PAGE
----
Assessment Centres

An Assessment Centre is a place where employers assemble potential candidates who have applied for the same job position. Here, candidates are put through a series of tests/assessments to determine their suitability for the role. The assessments can involve one or two days where candidates are required to complete a series of exercises, so that the employer can comprehensively assess their abilities. The process may include social/informal events, second-round interviews, report-writing, group discussions, presentations or in-tray and case exercises.

Watch careerplayer's video on How to Ace an Assessment Centre for tips and advice on what to expect and how to stand out:

UCD Career Development Centre has a range of publications on topics such as CV development, preparing for aptitude tests, etc. Drop in to use our resource library from 9-5pm Monday to Friday.

Social/informal events

Here you could meet a variety of people, including other candidates and recent graduates; for example over lunch or dinner, a trip around the office or factory with young graduate employees. This is presented as an opportunity for you to find out about the organisation and to ask questions in a more casual setting.

While these may appear informal, you should behave in a way that reflects well on you.

Stay alert, show interest in the organisation, and ask pertinent questions. Ensure that you talk to senior management staff present, and if the function is a buffet try to circulate rather than talking only to your fellow candidates.

Second round interviews

These are likely to be more in-depth than any you experienced at first selection stage:

  • Interviewers are likely to focus even more closely on your ability for the post, including competencies.
  • If the post is of a technical nature you are likely to face more technical questions than at first interview. Prepare well.
  • You may be interviewed by more senior staff members; senior personnel and/or line managers.
  • Interviewers will have copies of notes made at first interview stage including any apparent weaknesses such as lack of knowledge/motivation. Reflect on any aspects of this interview you feel you could have handled better – as these are likely to be probed further.

The general interview advice still applies; have a look at our advice on interview techniques to refresh your knowledge.

Report writing

You may be presented with a set of documents relating to an issue and asked to make recommendations in a brief report. Your ability to analyse material, think logically, and express yourself on paper will be tested.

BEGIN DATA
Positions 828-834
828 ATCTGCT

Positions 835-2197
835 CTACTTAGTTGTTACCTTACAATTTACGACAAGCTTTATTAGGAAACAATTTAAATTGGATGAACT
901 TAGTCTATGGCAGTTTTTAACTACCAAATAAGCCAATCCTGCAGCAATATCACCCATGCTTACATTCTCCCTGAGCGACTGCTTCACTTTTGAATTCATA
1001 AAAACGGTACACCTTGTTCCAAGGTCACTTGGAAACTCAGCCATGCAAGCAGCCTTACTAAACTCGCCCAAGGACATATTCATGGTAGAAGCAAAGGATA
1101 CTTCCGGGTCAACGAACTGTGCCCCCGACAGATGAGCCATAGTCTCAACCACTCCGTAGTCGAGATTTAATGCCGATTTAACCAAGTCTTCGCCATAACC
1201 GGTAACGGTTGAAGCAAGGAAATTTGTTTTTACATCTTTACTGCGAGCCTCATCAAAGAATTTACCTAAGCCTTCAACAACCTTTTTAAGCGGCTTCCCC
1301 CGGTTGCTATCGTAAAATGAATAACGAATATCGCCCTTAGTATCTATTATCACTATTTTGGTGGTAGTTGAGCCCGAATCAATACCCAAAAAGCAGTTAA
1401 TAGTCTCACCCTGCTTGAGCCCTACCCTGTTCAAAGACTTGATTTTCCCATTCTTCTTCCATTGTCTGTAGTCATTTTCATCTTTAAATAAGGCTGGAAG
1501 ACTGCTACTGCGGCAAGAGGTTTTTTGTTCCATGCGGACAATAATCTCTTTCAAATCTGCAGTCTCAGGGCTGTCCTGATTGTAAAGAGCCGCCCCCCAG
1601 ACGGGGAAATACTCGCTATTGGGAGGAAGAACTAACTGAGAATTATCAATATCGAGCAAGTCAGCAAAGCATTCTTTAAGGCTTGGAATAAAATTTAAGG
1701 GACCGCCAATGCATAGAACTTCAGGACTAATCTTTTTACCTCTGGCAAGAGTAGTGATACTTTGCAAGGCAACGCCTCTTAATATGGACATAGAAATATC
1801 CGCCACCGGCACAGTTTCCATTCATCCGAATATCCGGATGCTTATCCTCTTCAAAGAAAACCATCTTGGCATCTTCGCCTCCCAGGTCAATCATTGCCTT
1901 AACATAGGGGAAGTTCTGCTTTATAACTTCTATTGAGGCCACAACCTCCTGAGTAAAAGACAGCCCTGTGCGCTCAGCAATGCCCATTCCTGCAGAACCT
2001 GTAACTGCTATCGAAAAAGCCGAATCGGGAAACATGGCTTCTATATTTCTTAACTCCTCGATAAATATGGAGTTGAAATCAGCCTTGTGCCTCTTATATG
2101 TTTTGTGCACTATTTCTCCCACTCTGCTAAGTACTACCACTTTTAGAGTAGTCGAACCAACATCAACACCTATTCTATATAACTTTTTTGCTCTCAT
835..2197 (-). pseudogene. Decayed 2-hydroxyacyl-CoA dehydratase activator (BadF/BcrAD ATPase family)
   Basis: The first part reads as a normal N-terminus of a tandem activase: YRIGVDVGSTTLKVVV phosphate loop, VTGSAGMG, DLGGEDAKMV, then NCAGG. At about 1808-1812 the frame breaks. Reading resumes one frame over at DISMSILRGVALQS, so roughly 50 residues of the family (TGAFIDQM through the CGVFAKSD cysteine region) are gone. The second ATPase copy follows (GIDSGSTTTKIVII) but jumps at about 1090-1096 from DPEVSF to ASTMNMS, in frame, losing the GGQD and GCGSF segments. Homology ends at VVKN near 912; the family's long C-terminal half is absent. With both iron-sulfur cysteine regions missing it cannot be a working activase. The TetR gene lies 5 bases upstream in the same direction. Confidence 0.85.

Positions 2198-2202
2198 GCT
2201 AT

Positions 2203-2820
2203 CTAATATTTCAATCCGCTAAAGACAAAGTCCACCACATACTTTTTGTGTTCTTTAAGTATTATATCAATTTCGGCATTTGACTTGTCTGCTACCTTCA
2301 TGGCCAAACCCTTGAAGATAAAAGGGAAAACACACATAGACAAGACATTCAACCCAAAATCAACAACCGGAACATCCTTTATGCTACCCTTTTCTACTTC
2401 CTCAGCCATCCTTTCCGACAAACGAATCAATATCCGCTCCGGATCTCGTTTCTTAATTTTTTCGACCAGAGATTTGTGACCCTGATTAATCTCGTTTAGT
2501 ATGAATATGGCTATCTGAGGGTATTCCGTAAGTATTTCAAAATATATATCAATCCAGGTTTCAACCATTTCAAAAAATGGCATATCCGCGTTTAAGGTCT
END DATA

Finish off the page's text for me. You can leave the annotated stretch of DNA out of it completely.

Group discussions

Here the selectors are looking for your ability to interact with other people. Keep in mind that good team working may be about listening to, and using the ideas of others, as much as getting your own ideas brought forward.

  • Get a good grasp of any information you are given and concentrate on the main issues rather than minute details
  • In the light of the information given, decide objectives and priorities
  • Be persuasive, yet diplomatic
  • Remember that the quality of what you have to say is more important than the quantity
  • Actively listen to what everyone has to say, through nodding, smiling and eye contact – try to get the best contribution from everyone. Be inclusive
  • Find a balance between advancing your own ideas and helping the group to complete the task set
  • Keep your cool and use your sense of humour, where appropriate
  • Make sure the group keeps to time


Some employers will ask you to prepare a short talk or presentation to other candidates and/or the selectors. You may be be asked to bring a prepared presentation to the assessment centre but usually it must be produced on the day. You could be given a topic for discussion or have completely free choice.

  • Read the brief carefully, if given one
  • Limit yourself to your key messages
  • Pitch the level of your talk at an appropriate level for your audience
  • Use professional language; avoid jargon
  • Support ideas/themes with anecdotes, examples and facts
  • Make eye contact at some point with all members of the group and talk to them, not at them
  • Speak clearly; remember that how you say it can be as important at what you say

In-tray and case exercises

These simulate business exercises. You may, for example, be given an email inbox with company memos, telephone email messages, reports and correspondence and be expected to prioritise your workload; draft replies; delegate tasks; recommend action to superiors and so on.

These exercises allow you to demonstrate your organisational, analytical and planning skills. Some employers also want to know why you have made certain decisions and may ask you to comment on items in the tray or discuss your decisions later.

Have a look at gradireland's advice on preparing for assessment centres, and Prospect's information on interview tests and exercises.

You might also like to practise some psychometric and aptitude tests in preparation.